Customer Questions & Answers replaces Customer Discussions in product categories that have a high volume of product questions. Every day features including keyless entry, guest access, motion clips when someone enters or exists, and more are available with the Key Smart Lock Kit.
With the entry and exit video feature, you can now see who unlocked and locked your door. Your entry and exit videos will be provided for free for 24 hours with unlimited downloads and shares.
You can find all motion videos in the Cloud Cam app and Amazon Drive. The power cable for Cloud Cam (Key Edition) is a hub that communicates with your Key-compatible smart lock.
To perform best, Cloud Cam needs to be installed inside your home within 25 feet of your smart lock. We recommend facing your front door so that you can watch when someone enters or exit.
No, optional in-home delivery is available to Prime members in select cities and surrounding areas. Then, you will see the “FREE In-Home Delivery” shipping option at checkout for eligible Prime items.
The thoroughly vetted and background checked driver will knock first and then request to unlock your door with their Amazon handheld scanner. You can create guest profiles for friends, family, or even your house cleaner using the Key App.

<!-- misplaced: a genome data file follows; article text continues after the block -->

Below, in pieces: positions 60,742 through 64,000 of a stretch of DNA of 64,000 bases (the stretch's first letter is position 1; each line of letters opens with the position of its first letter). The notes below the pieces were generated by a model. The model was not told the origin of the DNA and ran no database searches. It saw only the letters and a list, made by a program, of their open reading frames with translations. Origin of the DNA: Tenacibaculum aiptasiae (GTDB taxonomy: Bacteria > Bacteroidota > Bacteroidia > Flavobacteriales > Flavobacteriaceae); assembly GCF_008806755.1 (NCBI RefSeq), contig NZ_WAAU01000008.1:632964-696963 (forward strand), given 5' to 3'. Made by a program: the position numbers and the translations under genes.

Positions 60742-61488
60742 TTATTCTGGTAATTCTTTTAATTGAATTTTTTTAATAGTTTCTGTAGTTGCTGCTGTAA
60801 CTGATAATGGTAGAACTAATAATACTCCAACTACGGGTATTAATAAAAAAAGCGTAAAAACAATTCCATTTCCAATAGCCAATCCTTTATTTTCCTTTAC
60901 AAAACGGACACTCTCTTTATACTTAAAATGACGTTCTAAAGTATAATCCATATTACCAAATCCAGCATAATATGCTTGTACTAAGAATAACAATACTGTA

The number of guest profiles that can be created will be dependent on your smart lock. If an in-home delivery was not completed to your satisfaction, we’ll work with you to correct the problem.
You can select “Block Access” in the Key App at any time up until the package is delivered. For example, you can provide your building or gate code in the Key App, which can be securely shared with drivers and guests.
Check out additional helpful information to get detailed answers for your Key by Amazon questions. If you’re about to head into an Amazon interview, that might legitimately be the most intimidating statement ever.
(NOTE: Don’t bring these items into your actual interview. While you could just jump into the fray, memorize a few Amazon interview questions and be done with it (Another hint: That’s as far as most people get) that’s not the best way to go about things.
You’ll be able to parry any potential blows and delivering some impressive strikes yourself. If you want to get ready for your Amazon interview, then you need to take that into account.
In that handful of paragraphs, you’ll find a ton of specific, actionable information about what the hiring manager is looking for in a perfect candidate. For example, the list of must-have skills you find on most job descriptions reflects their priorities.
Without a doubt, you can expect to have to speak about your capabilities in those areas, so reflect on your abilities and think about relevant examples from your work history that you can describe. MIKE'S TIP: So, as you can see, highlighting the skills and qualities you find on the job description, is critical.
But what about questions that don’t ask about those skills and/or qualities directly? Here’s the thing, even when a question doesn’t address those points specifically, finding ways to work them in can be beneficial.